Former Italian Prime Minister has vowed to scrap Italy's property tax if he is elected. Mario Monti's government imposed this unpopular tax.
Rome - Former Premier Silvio Berlusconi is vowing to scrap Italy's property tax in his first cabinet meeting if elected, zeroing in on Italians' deep distaste for the tax imposed by Mario Monti's government in a bid to raise public coffers.
Berlusconi outlined his latest "contract” with Italians on Friday as he pressed his latest comeback bid, promising a host of reforms and measures to give relief to Italians suffering through a deep recession and youth unemployment at a record 37 percent.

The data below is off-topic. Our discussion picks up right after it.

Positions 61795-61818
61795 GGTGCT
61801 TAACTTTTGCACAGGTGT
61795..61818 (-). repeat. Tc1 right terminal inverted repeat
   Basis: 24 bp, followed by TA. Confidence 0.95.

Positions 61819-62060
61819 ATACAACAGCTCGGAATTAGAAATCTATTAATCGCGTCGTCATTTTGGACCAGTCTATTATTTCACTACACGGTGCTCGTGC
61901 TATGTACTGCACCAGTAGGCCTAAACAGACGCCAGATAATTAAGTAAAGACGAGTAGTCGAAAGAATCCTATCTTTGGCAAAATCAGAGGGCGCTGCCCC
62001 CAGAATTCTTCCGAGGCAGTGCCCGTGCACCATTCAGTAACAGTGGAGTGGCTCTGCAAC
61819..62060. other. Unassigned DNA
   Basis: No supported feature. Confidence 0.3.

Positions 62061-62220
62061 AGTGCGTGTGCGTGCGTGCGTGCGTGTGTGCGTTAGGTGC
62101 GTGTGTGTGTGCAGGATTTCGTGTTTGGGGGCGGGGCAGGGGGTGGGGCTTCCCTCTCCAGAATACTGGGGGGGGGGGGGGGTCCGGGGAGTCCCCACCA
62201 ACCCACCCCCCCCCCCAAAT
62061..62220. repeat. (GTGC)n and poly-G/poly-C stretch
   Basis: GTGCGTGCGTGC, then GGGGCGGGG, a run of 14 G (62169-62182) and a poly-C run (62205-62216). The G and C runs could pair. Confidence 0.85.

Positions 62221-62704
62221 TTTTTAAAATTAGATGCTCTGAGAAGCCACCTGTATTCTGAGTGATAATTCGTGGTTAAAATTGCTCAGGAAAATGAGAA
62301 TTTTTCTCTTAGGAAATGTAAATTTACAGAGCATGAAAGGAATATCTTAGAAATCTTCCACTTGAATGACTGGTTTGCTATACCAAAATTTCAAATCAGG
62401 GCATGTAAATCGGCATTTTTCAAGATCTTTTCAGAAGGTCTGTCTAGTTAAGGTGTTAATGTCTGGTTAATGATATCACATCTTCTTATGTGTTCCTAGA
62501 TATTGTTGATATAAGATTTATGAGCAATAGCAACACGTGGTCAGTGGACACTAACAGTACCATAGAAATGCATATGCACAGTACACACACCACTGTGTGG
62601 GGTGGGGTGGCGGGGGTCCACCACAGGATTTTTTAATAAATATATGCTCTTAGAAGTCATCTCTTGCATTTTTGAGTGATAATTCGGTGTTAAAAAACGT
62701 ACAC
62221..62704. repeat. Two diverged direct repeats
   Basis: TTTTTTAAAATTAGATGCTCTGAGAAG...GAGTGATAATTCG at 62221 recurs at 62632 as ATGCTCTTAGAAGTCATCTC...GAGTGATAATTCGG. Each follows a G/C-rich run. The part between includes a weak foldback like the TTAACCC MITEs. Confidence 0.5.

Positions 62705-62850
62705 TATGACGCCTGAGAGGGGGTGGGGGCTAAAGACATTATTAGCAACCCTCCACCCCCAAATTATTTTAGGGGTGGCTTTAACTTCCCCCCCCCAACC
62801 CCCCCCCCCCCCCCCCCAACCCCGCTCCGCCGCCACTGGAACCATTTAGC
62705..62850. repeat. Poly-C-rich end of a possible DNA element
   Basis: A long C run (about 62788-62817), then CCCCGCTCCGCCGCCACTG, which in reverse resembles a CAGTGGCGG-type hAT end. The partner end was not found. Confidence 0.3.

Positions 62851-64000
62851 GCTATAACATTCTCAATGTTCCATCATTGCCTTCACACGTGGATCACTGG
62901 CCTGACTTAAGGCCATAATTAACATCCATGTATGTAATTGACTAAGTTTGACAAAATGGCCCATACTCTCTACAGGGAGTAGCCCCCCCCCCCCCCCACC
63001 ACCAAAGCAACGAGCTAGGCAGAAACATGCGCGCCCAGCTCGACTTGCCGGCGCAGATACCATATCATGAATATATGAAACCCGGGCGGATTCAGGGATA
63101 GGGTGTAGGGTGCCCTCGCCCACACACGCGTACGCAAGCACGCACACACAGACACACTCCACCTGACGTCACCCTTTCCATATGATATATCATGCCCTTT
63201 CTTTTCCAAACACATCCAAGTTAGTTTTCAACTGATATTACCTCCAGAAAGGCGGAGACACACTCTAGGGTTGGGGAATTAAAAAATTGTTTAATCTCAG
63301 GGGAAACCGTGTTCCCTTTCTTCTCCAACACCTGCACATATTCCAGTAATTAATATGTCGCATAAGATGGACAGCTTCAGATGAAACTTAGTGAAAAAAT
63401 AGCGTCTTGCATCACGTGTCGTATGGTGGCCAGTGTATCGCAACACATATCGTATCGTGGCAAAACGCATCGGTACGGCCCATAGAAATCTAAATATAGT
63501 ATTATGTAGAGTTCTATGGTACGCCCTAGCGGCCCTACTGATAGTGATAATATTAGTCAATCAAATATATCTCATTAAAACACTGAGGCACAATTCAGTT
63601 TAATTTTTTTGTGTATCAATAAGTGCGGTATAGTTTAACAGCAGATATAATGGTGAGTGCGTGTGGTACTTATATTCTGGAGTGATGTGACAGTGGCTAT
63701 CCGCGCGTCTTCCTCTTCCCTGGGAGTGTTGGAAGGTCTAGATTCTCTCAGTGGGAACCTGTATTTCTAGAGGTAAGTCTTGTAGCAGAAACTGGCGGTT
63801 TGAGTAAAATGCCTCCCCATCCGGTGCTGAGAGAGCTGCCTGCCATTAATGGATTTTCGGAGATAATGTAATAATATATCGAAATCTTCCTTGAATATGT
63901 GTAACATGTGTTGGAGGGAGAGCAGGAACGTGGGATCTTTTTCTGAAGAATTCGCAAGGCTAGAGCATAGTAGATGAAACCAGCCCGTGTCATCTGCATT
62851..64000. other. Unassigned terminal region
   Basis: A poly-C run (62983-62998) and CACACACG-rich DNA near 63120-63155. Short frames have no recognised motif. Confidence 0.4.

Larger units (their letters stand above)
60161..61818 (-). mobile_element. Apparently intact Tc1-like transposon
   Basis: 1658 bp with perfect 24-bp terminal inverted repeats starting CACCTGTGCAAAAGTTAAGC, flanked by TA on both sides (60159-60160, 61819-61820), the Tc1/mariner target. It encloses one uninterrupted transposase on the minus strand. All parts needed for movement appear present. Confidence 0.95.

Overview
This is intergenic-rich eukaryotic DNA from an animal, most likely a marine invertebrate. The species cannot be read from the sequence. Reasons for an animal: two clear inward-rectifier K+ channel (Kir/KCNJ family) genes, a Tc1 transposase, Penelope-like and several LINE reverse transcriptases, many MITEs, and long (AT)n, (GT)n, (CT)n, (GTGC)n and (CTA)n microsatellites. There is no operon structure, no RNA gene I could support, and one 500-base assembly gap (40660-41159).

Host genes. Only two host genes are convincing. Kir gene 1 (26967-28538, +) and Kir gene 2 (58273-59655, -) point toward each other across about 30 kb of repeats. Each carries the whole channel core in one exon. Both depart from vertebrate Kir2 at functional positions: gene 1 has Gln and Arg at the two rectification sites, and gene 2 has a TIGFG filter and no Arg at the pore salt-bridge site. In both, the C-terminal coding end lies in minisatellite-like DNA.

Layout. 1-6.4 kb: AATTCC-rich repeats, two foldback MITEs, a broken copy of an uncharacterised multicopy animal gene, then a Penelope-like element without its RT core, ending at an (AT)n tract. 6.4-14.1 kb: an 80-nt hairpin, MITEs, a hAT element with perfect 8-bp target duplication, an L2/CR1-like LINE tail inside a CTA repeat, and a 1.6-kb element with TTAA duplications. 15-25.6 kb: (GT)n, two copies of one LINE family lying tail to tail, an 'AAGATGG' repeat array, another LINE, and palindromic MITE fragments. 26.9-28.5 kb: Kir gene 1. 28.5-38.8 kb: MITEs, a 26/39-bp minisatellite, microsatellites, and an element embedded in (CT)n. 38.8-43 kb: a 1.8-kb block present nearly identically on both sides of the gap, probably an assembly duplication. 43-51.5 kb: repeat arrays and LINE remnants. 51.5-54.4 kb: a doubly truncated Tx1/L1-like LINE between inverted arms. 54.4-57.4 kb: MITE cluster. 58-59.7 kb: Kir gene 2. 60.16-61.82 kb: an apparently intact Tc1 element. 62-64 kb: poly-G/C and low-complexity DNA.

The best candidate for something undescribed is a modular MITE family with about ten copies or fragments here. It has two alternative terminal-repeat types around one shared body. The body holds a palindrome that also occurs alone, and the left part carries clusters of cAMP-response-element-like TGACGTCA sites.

He blamed the reinstatement of the tax on primary residences for Italy's spiral into recession, saying it had decreased property values, halted housing sales and seriously harmed the construction industry.
Berlusconi's center-right coalition is currently trailing the center-left in polls some 27 percent to 38 percent. - Sapa-AP
Section 240A of the Tax Administration Act, 2011 (as amended) requires that all tax practitioners register with a recognized controlling body before 1 July 2013. It is a criminal offense to not register with both a recognized controlling body and SARS.